The number of new COVID-19 cases in Connecticut continues to increase, as the Delta variant takes hold in the state, according to The Connecticut Mirror.
The state officials report 409 new cases Monday, representing a 1.53% positivity rate.
The Delta variant, which was first identified in India, has taken a strong foothold, making it the dominant strain in the state, according to Dr. Nathan Grubaugh, an epidemiologist at the Yale School of Public Health.
The number of new cases related to the Delta variant is expected to increase in the coming weeks.
Dr. Grubaugh said, “The main takeaway is that we will see a rise in cases in Connecticut due to the Delta variant unless something drastic happens. My hope is that we have things in control by the time that school starts.”
Meanwhile, in other states where Delta is dominant, the number of hospitalizations and deaths is on the rise.
Connecticut has the highest vaccination rate compared to other states so it is unlikely that the state will see the same magnitude of the surge in hospitalizations and deaths.
As of Monday, more than 87% of the state’s 65-74 population is fully vaccinated and over 83% of the state’s 75+ population has received their shots. And more than 70% of the state’s 12+ population has full protection against COVID.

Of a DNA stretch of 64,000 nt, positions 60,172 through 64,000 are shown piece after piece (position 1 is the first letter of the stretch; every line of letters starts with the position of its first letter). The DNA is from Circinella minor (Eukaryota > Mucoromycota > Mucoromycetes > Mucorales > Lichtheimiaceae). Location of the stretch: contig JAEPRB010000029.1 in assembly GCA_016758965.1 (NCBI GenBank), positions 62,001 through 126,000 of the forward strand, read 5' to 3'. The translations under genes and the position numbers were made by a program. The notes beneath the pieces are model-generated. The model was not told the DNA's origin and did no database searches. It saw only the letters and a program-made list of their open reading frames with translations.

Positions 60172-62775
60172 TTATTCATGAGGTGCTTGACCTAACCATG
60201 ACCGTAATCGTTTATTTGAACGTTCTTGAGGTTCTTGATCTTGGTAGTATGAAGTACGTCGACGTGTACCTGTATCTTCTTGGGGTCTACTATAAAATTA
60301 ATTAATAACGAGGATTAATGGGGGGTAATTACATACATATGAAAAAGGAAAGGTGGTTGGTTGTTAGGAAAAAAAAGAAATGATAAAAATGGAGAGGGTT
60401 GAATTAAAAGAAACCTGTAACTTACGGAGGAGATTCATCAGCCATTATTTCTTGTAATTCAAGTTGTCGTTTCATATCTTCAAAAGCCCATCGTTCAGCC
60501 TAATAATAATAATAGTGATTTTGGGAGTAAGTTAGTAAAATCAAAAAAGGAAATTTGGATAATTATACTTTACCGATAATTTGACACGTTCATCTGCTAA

However, some parts of the state have seen a considerably lower vaccination rate, making them vulnerable to outbreaks.
Keith Grant, Senior Assistant Director for Infectious Prevention at Hartford Healthcare, said he expects to see a surge in hospitalization as the number of new cases increases in the state, but the magnitude of that surge is not expected to be high than other states.
Grant said, “We went from .3% to 1.2% … and now we’re 1.5%. So that’s a good rate of change.”
“Although there’s no mask mandate … if you have a sniffle, wear your mask. If you believe you’re going to be amongst a group of people where you have no idea what their vaccine status is, everyone in those parties should be wearing a mask,” he added. “Unless there’s absolute certainty that everyone’s vaccinated, and we know that’s not happening.”
“Although there is no mandate in place for a number of these areas, we just need to be very, very mindful,” Grant explained.
Preliminary research suggests that the FDA-approved vaccines provide protection against the Delta variant.
Dr. Grubaugh said, “Our vaccines work the best when we give them less work to do. And we’re heading toward the direction in which we’re going to be giving our vaccines a lot of work to do.”
Grant has warned people who are not yet vaccinated. He said, “They’re dealing with a different virus. It’s a completely different beast from what we have seen before. That to me is my biggest concern.”